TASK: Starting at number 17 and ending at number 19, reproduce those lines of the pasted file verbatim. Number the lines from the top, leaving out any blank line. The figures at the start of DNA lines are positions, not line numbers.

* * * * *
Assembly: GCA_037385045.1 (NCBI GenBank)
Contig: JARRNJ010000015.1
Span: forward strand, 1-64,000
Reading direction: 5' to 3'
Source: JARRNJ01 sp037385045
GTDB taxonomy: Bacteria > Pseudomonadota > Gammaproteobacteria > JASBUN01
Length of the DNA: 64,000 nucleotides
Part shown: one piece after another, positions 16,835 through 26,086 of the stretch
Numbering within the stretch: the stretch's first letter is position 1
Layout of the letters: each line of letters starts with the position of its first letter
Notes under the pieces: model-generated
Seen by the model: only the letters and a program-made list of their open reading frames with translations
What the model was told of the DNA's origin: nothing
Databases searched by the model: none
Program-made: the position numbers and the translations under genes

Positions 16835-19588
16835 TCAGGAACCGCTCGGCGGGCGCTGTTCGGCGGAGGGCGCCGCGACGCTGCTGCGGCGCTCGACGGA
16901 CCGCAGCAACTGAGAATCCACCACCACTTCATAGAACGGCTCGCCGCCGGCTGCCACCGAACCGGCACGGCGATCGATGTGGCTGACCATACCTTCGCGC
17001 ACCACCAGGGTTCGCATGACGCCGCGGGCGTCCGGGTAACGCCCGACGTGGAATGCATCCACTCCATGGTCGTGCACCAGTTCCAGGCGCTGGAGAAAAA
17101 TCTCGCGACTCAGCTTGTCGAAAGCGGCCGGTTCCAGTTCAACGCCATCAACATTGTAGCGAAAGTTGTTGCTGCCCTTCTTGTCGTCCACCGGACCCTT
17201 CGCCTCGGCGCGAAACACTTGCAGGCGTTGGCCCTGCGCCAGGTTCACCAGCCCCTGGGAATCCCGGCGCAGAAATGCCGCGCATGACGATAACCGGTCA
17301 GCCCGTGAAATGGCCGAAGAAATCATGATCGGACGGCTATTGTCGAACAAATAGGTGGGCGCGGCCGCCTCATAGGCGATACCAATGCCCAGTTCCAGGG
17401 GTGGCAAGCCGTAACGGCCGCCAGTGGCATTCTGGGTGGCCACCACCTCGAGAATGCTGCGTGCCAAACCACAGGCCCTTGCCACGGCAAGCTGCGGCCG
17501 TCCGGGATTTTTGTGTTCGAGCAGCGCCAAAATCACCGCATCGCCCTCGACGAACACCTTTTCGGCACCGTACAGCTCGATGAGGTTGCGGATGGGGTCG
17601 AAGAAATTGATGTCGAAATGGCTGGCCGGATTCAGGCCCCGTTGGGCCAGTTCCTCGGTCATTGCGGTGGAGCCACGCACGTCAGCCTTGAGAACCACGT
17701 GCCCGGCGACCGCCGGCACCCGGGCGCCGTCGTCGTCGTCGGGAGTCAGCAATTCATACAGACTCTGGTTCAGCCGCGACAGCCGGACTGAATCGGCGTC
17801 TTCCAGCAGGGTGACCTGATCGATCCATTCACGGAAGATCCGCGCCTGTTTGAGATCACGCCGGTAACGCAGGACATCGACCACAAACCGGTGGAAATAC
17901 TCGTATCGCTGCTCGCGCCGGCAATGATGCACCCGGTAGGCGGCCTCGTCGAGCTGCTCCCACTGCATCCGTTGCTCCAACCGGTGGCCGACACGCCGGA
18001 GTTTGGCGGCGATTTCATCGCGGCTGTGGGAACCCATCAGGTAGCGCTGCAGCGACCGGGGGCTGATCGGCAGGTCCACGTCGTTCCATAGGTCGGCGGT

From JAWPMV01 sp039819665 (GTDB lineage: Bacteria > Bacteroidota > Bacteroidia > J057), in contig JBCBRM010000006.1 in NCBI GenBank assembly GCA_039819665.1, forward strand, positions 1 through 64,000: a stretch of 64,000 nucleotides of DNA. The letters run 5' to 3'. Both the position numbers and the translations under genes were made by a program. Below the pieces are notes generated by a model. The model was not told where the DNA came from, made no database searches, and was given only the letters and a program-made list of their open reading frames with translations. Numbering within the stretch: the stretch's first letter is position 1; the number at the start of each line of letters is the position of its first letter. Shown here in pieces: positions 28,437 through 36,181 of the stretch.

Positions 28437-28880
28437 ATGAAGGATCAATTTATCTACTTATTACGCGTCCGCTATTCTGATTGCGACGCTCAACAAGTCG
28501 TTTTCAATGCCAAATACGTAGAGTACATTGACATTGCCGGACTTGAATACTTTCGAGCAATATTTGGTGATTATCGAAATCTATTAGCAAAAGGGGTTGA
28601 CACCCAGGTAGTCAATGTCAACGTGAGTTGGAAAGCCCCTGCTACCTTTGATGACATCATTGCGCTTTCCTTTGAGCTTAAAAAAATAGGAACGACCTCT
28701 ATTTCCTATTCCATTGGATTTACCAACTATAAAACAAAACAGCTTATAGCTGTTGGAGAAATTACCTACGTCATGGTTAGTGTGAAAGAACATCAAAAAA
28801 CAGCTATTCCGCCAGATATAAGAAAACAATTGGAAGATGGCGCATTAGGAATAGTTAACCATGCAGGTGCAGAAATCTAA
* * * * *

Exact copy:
16835 TCAGGAACCGCTCGGCGGGCGCTGTTCGGCGGAGGGCGCCGCGACGCTGCTGCGGCGCTCGACGGA
16901 CCGCAGCAACTGAGAATCCACCACCACTTCATAGAACGGCTCGCCGCCGGCTGCCACCGAACCGGCACGGCGATCGATGTGGCTGACCATACCTTCGCGC
17001 ACCACCAGGGTTCGCATGACGCCGCGGGCGTCCGGGTAACGCCCGACGTGGAATGCATCCACTCCATGGTCGTGCACCAGTTCCAGGCGCTGGAGAAAAA